Ayurvedic Lifestyle for Fall & Winter

binduBy Bindu Shortt

Right now, in the northern regions of the northern hemisphere, leaves are falling, fields going dormant, temperatures dropping, and animals storing up food or flying south. Nature is preparing for the coming winter. Fall, a time of transition, has a certain quiet. cold, windy dayAyurvedically we are moving into vata season. Vata means “wind.” It is the element of nature that brings the qualities of cold, light, dry, rough and irregular. Vata comprises the energies of air and of the ether (space). Thus, vata can bring a sense of void.

Whatever seasonal qualities are outside you, those same qualities will accumulate inside you during that season. This may lead to health imbalances. In vata season they can show up as colds, influenza, constipation, dry skin, or sleep disturbances.  For each season, Ayurveda recommends routines to help you not accumulate too much of its seasonal energies. Working on the principle that the opposite is balancing, Ayurveda offers lifestyle suggestions to keep you well through fall and winter. Much of this may be fairly obvious or automatic for you. This is because your Ayurvedic inner wisdom is always informing you of how to stay well!

autumnFirst, notice the changes in nature where you live. When it is cold, dry and windy, give yourself warmth, oiliness and stability. It is natural to eat more winter squashes, and root veggies such as beets and carrots and parsnips. All of these build warmth in your body. Include them in your daily diet, rather than the melons and salads of summer, which cooled you.

Eat cooked foods. Hot grain cereals for breakfast are warming and grounding. Soups, stews or casseroles for lunch and dinner will help keep your immunity strong. Nuts and seeds have wonderful protein and fats, both of which will stabilize your blood sugar.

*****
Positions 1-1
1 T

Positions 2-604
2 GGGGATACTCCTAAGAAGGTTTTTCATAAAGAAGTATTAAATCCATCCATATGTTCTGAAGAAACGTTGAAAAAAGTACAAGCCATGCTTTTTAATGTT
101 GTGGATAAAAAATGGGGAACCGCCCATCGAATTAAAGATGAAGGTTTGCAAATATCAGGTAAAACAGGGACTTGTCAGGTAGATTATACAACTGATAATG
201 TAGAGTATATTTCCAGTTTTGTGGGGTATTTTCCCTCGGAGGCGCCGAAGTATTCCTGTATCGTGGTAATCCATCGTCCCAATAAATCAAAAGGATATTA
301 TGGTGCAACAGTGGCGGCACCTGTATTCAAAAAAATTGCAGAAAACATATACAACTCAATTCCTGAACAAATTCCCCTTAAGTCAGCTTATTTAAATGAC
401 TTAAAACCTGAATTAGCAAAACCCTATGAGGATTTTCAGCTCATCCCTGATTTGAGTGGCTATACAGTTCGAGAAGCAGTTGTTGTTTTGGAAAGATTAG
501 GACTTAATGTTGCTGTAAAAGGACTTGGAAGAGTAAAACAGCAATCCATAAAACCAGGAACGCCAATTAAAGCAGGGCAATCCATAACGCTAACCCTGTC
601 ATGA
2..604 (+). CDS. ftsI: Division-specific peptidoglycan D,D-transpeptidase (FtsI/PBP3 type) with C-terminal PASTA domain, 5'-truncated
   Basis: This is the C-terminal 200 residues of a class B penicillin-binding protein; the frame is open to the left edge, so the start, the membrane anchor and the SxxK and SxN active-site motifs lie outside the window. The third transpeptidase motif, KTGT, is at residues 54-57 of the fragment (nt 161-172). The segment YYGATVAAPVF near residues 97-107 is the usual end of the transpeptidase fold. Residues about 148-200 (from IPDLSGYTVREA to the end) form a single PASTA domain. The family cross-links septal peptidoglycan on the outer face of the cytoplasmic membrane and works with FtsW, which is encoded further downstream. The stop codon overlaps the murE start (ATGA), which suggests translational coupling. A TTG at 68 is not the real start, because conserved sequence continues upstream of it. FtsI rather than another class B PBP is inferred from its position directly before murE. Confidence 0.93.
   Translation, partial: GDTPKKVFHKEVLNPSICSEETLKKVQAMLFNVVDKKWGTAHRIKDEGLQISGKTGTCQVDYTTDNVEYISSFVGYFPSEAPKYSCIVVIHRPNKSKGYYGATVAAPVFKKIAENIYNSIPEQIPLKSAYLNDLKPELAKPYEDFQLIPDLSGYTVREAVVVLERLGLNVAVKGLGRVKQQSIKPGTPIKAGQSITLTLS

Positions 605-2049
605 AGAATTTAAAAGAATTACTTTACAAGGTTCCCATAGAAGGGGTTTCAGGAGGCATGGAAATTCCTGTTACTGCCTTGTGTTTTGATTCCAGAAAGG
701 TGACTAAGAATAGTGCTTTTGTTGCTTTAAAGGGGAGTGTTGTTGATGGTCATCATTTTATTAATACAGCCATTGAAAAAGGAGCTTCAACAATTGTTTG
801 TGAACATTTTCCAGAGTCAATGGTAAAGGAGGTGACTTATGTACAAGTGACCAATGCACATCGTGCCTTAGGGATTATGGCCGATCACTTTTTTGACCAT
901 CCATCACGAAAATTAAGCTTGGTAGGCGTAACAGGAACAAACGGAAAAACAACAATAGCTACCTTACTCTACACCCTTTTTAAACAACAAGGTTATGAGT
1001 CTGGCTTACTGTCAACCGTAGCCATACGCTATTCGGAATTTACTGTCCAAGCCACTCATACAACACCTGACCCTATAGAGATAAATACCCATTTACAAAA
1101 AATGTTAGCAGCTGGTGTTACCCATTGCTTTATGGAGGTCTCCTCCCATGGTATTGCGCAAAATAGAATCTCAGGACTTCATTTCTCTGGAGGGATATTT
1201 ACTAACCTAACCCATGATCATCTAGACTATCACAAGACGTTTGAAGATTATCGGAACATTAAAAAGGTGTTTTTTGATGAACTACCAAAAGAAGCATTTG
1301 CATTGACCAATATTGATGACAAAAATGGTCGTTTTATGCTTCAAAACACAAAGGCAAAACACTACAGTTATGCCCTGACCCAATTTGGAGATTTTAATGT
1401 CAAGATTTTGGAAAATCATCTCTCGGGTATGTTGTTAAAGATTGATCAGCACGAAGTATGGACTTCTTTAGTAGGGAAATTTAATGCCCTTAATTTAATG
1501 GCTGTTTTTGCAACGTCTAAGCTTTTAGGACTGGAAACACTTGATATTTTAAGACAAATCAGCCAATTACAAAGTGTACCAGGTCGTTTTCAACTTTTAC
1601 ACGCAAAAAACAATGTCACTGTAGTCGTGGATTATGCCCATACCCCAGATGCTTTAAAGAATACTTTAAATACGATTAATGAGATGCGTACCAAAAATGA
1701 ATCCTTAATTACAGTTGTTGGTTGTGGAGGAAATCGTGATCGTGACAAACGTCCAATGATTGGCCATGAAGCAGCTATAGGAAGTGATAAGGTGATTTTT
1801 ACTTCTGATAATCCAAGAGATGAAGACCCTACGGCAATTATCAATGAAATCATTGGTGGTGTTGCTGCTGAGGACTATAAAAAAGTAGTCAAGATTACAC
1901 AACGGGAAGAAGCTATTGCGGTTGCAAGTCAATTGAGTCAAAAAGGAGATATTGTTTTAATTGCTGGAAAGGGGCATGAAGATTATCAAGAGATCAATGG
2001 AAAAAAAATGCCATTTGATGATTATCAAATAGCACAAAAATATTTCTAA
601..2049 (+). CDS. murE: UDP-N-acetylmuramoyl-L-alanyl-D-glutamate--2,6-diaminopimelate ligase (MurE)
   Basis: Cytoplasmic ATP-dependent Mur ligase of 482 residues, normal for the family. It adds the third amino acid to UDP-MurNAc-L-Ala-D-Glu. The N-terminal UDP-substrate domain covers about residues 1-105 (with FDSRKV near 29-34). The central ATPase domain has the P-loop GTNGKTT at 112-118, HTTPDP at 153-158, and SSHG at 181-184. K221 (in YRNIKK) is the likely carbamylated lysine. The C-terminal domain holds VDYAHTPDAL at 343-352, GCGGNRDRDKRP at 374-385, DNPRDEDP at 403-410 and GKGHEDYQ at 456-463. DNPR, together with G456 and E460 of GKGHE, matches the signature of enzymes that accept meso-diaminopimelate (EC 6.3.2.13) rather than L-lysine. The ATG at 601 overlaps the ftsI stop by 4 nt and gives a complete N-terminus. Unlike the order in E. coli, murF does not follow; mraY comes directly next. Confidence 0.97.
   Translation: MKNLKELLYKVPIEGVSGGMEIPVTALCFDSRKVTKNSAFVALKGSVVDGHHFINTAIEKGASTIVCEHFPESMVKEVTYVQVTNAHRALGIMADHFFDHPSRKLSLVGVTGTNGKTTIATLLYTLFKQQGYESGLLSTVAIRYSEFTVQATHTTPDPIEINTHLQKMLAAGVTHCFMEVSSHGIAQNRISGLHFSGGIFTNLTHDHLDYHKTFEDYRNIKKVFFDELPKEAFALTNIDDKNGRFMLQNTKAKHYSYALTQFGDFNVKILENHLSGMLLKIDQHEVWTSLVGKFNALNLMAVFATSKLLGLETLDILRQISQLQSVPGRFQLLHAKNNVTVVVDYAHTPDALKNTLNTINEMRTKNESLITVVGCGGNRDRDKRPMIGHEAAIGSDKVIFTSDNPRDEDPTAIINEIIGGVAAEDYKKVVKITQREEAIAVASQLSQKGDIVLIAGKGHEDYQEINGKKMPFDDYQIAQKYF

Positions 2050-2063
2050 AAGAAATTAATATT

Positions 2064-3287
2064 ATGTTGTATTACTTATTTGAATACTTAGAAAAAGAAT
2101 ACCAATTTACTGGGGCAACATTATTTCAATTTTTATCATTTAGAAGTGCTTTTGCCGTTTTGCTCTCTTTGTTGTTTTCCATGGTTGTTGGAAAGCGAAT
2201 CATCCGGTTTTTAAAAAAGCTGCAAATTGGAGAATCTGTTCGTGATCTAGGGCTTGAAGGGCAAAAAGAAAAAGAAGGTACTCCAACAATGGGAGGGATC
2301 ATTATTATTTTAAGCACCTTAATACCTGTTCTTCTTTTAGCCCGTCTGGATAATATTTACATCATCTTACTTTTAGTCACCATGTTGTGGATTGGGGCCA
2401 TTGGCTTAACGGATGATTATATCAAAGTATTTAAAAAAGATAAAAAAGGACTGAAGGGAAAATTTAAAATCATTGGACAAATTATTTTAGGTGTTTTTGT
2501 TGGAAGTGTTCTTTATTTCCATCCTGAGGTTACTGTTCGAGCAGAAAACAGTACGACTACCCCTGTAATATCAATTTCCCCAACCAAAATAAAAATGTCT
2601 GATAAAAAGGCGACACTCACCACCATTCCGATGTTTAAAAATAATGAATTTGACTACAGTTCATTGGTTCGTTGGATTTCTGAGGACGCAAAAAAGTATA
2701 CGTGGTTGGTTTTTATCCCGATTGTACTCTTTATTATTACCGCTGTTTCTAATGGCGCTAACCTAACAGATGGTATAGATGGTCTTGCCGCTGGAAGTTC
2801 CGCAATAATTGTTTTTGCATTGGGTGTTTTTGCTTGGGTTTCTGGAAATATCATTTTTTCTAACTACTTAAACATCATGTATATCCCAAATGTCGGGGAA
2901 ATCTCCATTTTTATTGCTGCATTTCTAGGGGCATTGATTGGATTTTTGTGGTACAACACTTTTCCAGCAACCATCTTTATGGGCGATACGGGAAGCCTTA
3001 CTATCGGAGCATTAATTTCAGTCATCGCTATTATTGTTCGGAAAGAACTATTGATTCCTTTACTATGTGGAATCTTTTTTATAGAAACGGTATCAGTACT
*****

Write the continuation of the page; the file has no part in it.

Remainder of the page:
Pies are great desserts at this time of year. Pies with cooked fruits or even veggies warm you up (like pumpkin or squash pie). Favor the sweet, sour and salty tastes. Add more ghee and other fats and oils to your diet. Drink more warm liquids, such as teas.

You can make a wonderful vata supportive tea. Put a half teaspoon each of whole cumin, coriander and fennel seeds in a cup. You can put them right in or use a teaball. Pour boiled water over, and let it steep for a few minutes. If the seeds are floating, strain them. This tea is good for digestion, detoxing, immunity, calmness and clear thinking.

massage-oil-handsConsider adding oils on the outside of your body, by doing a daily oil massage before you shower or bathe. This practice, called abhyanga, will go a long way toward keeping you warm, soothing your nervous system, and moistening your skin. An oil massage also moves your lymph, for a detox. In vata season, sesame is the oil of choice for most people, as it has the most warming qualities. Searching online using “Ayurvedic self-massage video” yields more than a hundred hits! Click here for an example.

By making lifestyle changes into habits, you align yourself with the rhythms of the season. This will help you to enjoy the abundance and harmony of fall and winter. In addition to a vata-calming diet and oil massage, you can wear a light scarf to help hold your body warmth as well as a hat that covers your ears. And give yourself regular sleep. Go to bed by 10 pm and be up by 6 am.

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